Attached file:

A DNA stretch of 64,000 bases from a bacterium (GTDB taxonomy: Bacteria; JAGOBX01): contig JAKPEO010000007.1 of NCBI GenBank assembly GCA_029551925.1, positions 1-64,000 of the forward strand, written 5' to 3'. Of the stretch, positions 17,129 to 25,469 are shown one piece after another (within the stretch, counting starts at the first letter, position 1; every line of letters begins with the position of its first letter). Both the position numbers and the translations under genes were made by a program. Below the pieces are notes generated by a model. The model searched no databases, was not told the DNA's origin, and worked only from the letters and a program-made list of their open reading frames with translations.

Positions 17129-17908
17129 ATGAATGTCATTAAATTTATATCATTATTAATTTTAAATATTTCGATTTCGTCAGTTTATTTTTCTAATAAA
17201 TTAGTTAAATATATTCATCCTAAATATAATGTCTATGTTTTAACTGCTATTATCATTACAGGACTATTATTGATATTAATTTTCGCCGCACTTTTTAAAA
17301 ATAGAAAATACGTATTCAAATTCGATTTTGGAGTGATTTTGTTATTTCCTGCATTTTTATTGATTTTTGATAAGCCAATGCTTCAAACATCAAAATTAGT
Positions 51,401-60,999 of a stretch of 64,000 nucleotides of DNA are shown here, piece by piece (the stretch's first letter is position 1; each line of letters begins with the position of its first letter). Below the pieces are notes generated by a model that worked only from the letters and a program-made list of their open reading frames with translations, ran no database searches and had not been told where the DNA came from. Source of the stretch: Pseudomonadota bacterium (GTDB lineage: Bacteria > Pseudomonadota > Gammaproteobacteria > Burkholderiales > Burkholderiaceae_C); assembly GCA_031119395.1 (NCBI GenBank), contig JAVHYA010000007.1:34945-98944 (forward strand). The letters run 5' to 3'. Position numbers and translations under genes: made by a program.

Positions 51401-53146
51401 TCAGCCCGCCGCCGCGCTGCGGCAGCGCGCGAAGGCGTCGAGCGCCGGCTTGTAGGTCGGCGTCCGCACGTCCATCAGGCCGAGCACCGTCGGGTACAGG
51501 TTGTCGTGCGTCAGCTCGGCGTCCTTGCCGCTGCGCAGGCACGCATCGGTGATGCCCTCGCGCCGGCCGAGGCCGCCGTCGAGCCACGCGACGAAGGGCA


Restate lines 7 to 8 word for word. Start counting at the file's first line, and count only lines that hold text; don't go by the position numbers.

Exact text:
Positions 51401-53146
51401 TCAGCCCGCCGCCGCGCTGCGGCAGCGCGCGAAGGCGTCGAGCGCCGGCTTGTAGGTCGGCGTCCGCACGTCCATCAGGCCGAGCACCGTCGGGTACAGG